Nijmegen paediatric CDG rating scale: A novel tool to assess disease progression

Samira Achouitar, Miski Mohamed, Thatjana Gardeitchik, Saskia B. Wortmann, Jolanta Sykut-Cegielska, Regina Ensenauer, Hélène Ogier De Baulny, Katrin Õunap, Diego Martinelli, Maaike De Vries, Robert McFarland, Dorus Kouwenberg, Miranda Theodore, Frits Wijburg, Stephanie Grünewald, Jaak Jaeken, Ron A. Wevers, Leo Nijtmans, Joanna Elson, Eva Morava

Research output: Contribution to journalReview articlepeer-review

30 Scopus citations


Congenital disorders of glycosylation (CDG) are a group of clinically heterogeneous inborn errors of metabolism. At present, treatment is available for only one CDG, but potential treatments for the other CDG are on the horizon. It will be vitally important in clinical trials of such agents to have a clear understanding of both the natural history of CDG and the corresponding burden of disability suffered by patients. To date, no multicentre studies have attempted to document the natural history of CDG. This is in part due to the lack of a reliable assessment tool to score CDG's diverse clinical spectrum. Based on our earlier experience evaluating disease progression in disorders of oxidative phosphorylation, we developed a practical and semi-quantitative rating scale for children with CDG. The Nijmegen Paediatric CDG Rating Scale (NPCRS) has been validated in 12 children, offering a tool to objectively monitor disease progression. We undertook a successful trial of the NPCRS with a collaboration of nine experienced physicians, using video records of physical and neurological examination of patients. The use of NPCRS can facilitate both longitudinal and natural history studies that will be essential for future interventions.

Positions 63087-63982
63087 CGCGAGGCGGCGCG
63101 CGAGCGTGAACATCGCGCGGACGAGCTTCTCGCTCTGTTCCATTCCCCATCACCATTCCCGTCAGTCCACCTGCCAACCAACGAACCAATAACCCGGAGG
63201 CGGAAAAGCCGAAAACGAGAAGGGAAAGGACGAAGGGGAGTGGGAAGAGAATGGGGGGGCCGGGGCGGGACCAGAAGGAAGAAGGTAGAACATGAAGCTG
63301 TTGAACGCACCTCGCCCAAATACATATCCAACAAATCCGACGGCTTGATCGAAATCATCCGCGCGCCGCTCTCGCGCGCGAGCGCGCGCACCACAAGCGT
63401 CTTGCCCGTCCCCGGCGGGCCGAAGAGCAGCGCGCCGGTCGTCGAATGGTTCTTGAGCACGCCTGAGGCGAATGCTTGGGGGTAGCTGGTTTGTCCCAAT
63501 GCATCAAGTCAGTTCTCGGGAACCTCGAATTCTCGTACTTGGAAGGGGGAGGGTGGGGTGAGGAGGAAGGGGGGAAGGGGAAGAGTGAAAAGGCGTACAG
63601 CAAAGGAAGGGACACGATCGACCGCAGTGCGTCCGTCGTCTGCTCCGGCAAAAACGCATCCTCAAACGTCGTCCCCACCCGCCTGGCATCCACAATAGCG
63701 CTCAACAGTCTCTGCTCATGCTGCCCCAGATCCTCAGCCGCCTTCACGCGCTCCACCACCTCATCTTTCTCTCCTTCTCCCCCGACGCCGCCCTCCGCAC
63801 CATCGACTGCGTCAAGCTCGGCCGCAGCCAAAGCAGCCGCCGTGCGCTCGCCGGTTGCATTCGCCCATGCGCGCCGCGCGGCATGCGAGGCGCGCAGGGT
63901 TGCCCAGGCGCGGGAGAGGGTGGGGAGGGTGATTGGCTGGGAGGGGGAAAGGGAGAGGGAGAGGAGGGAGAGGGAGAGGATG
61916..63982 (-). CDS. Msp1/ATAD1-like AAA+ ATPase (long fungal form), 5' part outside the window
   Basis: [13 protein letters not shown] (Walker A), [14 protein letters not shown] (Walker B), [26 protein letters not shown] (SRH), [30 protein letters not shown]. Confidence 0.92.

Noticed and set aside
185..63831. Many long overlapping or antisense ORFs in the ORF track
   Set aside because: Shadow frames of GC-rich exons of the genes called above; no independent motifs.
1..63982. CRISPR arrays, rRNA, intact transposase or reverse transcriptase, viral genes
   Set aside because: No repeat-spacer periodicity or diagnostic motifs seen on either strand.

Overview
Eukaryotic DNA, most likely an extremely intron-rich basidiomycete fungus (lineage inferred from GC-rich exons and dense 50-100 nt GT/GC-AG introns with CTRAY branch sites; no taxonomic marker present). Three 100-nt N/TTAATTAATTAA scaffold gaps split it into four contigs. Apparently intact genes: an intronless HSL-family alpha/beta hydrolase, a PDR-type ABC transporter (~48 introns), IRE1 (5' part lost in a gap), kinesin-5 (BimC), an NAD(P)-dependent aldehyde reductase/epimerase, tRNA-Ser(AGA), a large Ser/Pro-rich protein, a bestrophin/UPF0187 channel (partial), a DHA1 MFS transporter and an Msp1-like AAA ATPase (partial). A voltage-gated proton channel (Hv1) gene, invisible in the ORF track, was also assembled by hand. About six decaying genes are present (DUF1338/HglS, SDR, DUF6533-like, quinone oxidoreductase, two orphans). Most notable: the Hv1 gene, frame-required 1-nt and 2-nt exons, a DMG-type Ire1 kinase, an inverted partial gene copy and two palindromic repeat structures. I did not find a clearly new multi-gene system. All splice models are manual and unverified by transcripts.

Original languageEnglish (US)
Pages (from-to)923-927
Number of pages5
JournalJournal of inherited metabolic disease
Issue number4
StatePublished - Aug 2011

ASJC Scopus subject areas

  • Genetics
  • Genetics(clinical)


Dive into the research topics of 'Nijmegen paediatric CDG rating scale: A novel tool to assess disease progression'. Together they form a unique fingerprint.

Cite this